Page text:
the adapter made exactly 7V, and it did do that. With a fairly high
current rating (so not likely to poop out on OC).

So I try to print a label, and... nothing.

So I eventually break down and buy the optional adapter for $50.
Turns out it is unregulated. At no load, the adapter makes *10V*
and at the instant the motor cranks the label through the print
area, the voltage drops down to 7V due to the increased current

So it really needed the elevated (unspecified) 10V voltage to make
the keyboard and display and control chip work.

That lesson taught me, that the specification printed on
the housing ("7VDC") could be regulated or unregulated, and
there is no way to know which is appropriate. They kinda got you
by the nuts.


Thanks, sounds similar to my current trial experience with ac adapters.
I had to return the first laptop charger because, when connected,
the slightest tap of the plug/barrel/jack can cause the battery to
take over as if the ac adapter were "not" connected.

Maybe this all points back to that less than stellar power supply standard?

With another laptop charger, can't get the battery to
take over no matter how hard I wiggle that barrel plug.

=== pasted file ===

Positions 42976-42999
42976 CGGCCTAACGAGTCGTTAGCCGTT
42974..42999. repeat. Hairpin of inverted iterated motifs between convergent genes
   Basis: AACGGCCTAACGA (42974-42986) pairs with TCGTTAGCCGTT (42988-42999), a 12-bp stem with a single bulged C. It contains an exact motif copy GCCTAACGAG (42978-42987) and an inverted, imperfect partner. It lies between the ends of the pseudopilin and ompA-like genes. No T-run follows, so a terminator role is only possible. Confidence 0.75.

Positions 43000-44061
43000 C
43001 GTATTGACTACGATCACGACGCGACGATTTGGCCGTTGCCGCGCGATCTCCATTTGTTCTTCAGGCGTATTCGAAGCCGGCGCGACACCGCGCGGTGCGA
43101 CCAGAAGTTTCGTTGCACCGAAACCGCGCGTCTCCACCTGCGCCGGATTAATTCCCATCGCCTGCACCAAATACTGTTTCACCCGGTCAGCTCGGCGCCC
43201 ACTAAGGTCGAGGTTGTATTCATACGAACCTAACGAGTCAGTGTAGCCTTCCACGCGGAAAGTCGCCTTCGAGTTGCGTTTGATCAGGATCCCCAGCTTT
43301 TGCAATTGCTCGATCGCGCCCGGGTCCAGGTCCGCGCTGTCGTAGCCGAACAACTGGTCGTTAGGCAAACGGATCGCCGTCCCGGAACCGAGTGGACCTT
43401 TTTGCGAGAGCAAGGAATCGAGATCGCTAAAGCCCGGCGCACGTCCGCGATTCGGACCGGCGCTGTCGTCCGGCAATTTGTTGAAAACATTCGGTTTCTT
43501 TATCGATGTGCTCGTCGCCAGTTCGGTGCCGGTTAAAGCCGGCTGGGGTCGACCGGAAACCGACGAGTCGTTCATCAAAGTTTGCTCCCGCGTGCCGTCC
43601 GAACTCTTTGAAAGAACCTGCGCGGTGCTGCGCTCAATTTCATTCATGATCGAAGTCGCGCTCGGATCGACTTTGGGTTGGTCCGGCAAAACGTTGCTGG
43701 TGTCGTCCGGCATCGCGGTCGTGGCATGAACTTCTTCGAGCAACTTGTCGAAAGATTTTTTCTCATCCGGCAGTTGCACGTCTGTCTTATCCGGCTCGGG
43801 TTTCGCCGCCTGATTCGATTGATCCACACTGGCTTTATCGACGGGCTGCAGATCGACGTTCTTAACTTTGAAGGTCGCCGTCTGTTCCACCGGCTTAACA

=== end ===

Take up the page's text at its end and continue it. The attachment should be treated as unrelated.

And that's learning by making mistakes.

As for your laptop, I don't see a reason in what I've seen
in the schematic so far, for there to be a dependency on adapter
power rating. Your laptop is the 90W design. A 19V adapter
of 90W or 135W should work. The charging circuit has control
of what it is doing, and is not dependent on external impedance
characteristics. The charger chip has slow start (inrush limit),
so if the adapter is already plugged into the wall and you
shove the barrel into the laptop jack, the adapter doesn't
quit on OC. There is a clamp diode near the jack, so if the
barrel is removed while the adapter is powered, the inductive
kick-back is quenched. The design has a current sampling shunt,
which implies the chip can sense the current. And knows if
too much current is being drawn. And it has a fair number
of MOSFETs to control various things. As long as MOSFETs are
saturated (fully ON or fully OFF), they don't get all that
warm. And that's important. It's easy to burn out a MOSFET
with no heatsink, by turning it half-ON by design. This is
why SMPS circuits take turns with MOSFETs fully ON or fully OFF,
to achieve a desired result. The devices then get warm but
not hot.

There are adapters that have more than two wires, and that
immediately makes me suspicious. It implies some form of
control, or "adapter power rating checking" being done
by the laptop. That tends to happen with stuff above
65W. You're likely to find 65W designs to be pretty simple
and carefree. Anything above that, you should keep your
eyes open, and do a bit of Googling to learn of the


Thanks (Guru Paul), there's no better way to
know the truth than to go straight to the source/schematic. :-)

It's good to know that my laptop can definitely take
a more powerful (90W) power supply, but, so far,
the makers of "quality" laptop chargers do not offer
anything more powerful than 90W. Although,
I think I saw some (120W?) at the store by other makers.
I might go back to look more closely at those more powerful laptop chargers.

So far, I've only come across 2-wire laptop chargers but,
now that I know, I'll watch out for non-2-wire laptop chargers.